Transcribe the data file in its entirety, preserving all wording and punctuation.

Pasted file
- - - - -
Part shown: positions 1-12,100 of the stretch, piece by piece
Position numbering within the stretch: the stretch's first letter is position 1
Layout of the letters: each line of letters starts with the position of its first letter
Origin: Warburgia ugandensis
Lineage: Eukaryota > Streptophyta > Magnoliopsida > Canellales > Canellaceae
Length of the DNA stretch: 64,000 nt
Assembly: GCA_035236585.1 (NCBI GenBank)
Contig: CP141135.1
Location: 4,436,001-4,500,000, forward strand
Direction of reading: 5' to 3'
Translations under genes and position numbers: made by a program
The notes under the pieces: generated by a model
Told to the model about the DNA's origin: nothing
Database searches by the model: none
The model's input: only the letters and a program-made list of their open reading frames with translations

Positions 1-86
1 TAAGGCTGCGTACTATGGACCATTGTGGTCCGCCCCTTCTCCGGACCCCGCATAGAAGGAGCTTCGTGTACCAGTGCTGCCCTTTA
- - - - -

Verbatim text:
Part shown: positions 1-12,100 of the stretch, piece by piece
Position numbering within the stretch: the stretch's first letter is position 1
Layout of the letters: each line of letters starts with the position of its first letter
Origin: Warburgia ugandensis
Lineage: Eukaryota > Streptophyta > Magnoliopsida > Canellales > Canellaceae
Length of the DNA stretch: 64,000 nt
Assembly: GCA_035236585.1 (NCBI GenBank)
Contig: CP141135.1
Location: 4,436,001-4,500,000, forward strand
Direction of reading: 5' to 3'
Translations under genes and position numbers: made by a program
The notes under the pieces: generated by a model
Told to the model about the DNA's origin: nothing
Database searches by the model: none
The model's input: only the letters and a program-made list of their open reading frames with translations

Positions 1-86
1 TAAGGCTGCGTACTATGGACCATTGTGGTCCGCCCCTTCTCCGGACCCCGCATAGAAGGAGCTTCGTGTACCAGTGCTGCCCTTTA